Cuban human rights defender Orlando Zapata Tamayo's hunger strike in 2009-2010 placed a national and international focus on human rights in Cuba that within two years led to the release of 75 other Cuban prisoners of conscience arrested along with him in March of 2003. Efforts by the Castro dictatorship to slander the martyred prisoner of conscience failed.
International media gave a great amount of coverage around the death of prisoner of conscience Orlando Zapata Tamayo on February 23, 2010 but scant coverage around the January 19, 2012 death of prisoner of conscience Wilman Villar Mendoza who left behind a wife and two little girls.
Wilman Villar Mendoza was arrested on November14, 2011 during a violent crackdown by the political police on nonviolent Cuban democrats. Wilman and the others had engaged in a public protest in the town of Contramaestre in Santiago, Cuba on November 2, 2011. Ten days later in a closed-door, one day sham trial on November 24 Wilman was sentenced to four years in prison for disobedience, resisting arrest and contempt and was sent to Aguadores prison.
Outraged at the injustice committed against him Wilman launched a hunger strike on November 25, 2011 and refused to wear the uniform of a common prisoner. There was little press coverage or official protests regarding his plight until his death appeared imminent.
Ladies in White and other opposition activists marched and demonstrated on his behalf suffering brutal beatings and detentions but the international press remained silent. Now that he has died, as was done in the case of Orlando Zapata Tamayo in 2010, some in the international media reported on it, but not to the degree that hey had with Orlando's case.
|Plaque in memory of Roberto López Chávez|
The Inter-American Commission on Human Rights has documented other Cuban political prisoners who have died on hunger strike on Cuba that little to nothing is known about:
- Roberto López Chávez, 25 years old, died on December 11, 1966 in Isla de Pinos prison on hunger strike without medical assistance. Armando Valladares, in his prison memoir, Against All Hope described the circumstances surrounding his death: “When Roberto López Chávez, went on a hunger strike to protest the abuses in the prison, the guards withheld water from him until he became delirious, twisting on the floor and begging for something to drink. [...] He died the next day.”
- Carmelo Cuadra Hernández, died in La Cabaña prison in April of 1969 on hunger strike, after suffering mistreatment and torture over eight and a half months, without receiving medical care and was the third political prisoner that has died on a hunger strike.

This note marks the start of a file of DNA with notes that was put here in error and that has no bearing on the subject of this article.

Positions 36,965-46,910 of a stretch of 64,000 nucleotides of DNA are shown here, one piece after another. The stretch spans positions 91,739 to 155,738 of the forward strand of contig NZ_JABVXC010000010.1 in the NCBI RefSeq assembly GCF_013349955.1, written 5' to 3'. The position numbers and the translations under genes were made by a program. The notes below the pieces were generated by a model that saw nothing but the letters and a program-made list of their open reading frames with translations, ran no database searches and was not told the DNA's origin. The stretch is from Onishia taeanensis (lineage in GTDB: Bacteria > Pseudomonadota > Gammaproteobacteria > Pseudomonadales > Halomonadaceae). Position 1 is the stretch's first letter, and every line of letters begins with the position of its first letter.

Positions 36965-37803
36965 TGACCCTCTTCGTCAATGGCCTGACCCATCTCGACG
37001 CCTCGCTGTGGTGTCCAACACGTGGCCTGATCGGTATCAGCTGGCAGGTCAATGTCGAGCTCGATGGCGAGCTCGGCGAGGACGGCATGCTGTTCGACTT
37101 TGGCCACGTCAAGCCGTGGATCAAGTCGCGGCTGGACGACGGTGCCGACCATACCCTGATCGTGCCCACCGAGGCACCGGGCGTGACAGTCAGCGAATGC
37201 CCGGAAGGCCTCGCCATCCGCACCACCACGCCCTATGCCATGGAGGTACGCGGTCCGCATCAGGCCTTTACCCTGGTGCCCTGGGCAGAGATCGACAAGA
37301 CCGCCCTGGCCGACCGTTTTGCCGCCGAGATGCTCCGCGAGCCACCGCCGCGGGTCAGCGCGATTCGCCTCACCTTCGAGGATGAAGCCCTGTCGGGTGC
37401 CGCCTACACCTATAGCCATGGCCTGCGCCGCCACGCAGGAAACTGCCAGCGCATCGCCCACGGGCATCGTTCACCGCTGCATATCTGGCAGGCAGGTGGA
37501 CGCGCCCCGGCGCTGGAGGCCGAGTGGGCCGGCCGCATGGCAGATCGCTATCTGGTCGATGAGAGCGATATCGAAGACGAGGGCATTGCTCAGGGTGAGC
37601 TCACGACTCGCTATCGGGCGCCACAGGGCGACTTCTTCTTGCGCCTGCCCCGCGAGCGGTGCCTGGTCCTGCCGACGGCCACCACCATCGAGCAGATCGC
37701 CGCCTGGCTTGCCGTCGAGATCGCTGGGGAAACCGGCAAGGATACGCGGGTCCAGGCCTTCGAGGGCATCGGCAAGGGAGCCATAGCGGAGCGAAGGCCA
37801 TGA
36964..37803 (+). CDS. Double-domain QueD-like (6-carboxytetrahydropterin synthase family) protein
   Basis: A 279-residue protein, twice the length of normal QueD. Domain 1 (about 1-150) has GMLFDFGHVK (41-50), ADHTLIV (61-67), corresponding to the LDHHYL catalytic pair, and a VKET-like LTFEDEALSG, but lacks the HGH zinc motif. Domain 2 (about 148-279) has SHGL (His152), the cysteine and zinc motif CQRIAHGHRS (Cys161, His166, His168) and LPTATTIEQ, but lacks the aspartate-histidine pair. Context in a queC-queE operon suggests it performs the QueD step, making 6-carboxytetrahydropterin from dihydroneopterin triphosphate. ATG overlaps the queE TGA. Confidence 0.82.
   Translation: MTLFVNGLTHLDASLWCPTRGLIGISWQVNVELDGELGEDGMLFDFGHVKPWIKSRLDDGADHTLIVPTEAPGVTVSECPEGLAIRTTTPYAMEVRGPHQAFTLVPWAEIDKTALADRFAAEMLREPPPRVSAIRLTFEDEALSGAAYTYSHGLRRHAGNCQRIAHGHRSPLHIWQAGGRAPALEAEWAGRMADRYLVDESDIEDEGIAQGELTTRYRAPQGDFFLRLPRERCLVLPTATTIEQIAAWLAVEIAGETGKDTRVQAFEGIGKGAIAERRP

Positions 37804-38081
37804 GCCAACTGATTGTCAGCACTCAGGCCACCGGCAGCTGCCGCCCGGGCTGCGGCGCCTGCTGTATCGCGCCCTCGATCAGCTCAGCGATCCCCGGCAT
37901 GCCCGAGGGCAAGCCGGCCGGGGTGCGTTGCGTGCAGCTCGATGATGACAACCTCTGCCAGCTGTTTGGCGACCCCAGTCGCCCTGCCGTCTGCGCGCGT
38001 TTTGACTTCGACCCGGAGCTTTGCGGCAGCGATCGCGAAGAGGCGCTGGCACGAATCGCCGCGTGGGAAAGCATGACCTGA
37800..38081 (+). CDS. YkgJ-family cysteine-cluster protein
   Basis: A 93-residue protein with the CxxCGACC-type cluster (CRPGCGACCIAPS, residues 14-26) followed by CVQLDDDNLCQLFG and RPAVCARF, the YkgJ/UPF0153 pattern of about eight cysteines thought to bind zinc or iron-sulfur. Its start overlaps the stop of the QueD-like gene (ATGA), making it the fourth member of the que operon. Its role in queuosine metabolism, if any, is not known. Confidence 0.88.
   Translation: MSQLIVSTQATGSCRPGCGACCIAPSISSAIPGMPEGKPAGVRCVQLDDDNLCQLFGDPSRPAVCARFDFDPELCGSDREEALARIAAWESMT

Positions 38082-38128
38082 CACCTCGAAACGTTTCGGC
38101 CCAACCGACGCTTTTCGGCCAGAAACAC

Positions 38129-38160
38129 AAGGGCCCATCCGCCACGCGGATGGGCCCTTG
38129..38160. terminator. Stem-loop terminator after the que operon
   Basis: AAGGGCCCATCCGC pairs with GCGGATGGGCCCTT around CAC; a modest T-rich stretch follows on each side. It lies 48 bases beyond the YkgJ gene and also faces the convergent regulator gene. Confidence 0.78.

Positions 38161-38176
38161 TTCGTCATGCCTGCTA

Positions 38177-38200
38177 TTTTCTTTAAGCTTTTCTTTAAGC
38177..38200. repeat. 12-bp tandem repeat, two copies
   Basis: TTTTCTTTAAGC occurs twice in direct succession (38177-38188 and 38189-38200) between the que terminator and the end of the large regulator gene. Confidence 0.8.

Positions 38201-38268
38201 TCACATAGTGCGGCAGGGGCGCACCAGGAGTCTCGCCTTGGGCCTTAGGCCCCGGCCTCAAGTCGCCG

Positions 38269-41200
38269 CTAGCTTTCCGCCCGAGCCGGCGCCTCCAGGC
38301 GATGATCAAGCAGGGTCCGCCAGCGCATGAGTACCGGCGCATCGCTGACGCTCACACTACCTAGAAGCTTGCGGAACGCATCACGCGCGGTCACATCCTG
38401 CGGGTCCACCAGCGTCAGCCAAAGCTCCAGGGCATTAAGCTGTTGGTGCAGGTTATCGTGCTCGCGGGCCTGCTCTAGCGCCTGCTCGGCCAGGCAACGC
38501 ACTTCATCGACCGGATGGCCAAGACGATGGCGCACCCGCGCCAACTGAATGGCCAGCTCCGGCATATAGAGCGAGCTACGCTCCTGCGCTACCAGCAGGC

- Olegario Charlot Pileta, died in the infamous "Escaleras" (staircase) of the Boniato prison, in of January 1973 during a hunger strike, without medical assistance and is described in documents as a “black youth.”
- Enrique García Cuevas died on a hunger strike, without receiving medical care, in cell No. 4 of the new Provincial Jail of Santa Clara, on June 24, 1973.
Yosvany Arostegui Armenteros joins a long list known and unknown of dissidents who have died on hunger strike protesting their unjust imprisonment and terrible prison conditions.
|Keilylli de la Mora Valle: Life in danger in Cuba|
|Silverio Portal, prisoner of conscience, going blind in a Cuban prison|
These cases need to be looked at within the larger context of the prison system in Cuba today.
Cuba in 2020: World's largest per capita prison population.
Cuba, under the Castros, continues to be the one country in the Americas that has not allowed the Red Cross in to inspect its prisons since 1989, and Amnesty International is barred by the dictatorship from visiting the island.
There is one spot in Cuba that has not escaped scrutiny, but that is because it is a U.S. military base.
The world knows of the human rights situation in the prisons at the U.S. Guantanamo Naval Base because access has been granted. The reason that so much is known and documented is because the International Committee of the Red Cross has visited the Guantanamo detention facility over 100 times since 2001 when the United States government began housing detainees.
Over that time there have been zero visits by the International Red Cross to Cubans prisons, and what we do know is limited and incomplete, but should arouse deep concern.
Let us hope that the untimely death of Yosvany Arostegui Armenteros draws calls for the International Committee of the Red Cross to be given access to all prisons in Cuba.
Below is a video in Spanish of Cuban dissident Jose Daniel Ferrer announcing the death of Yosvany, and denouncing the slanders of the regime.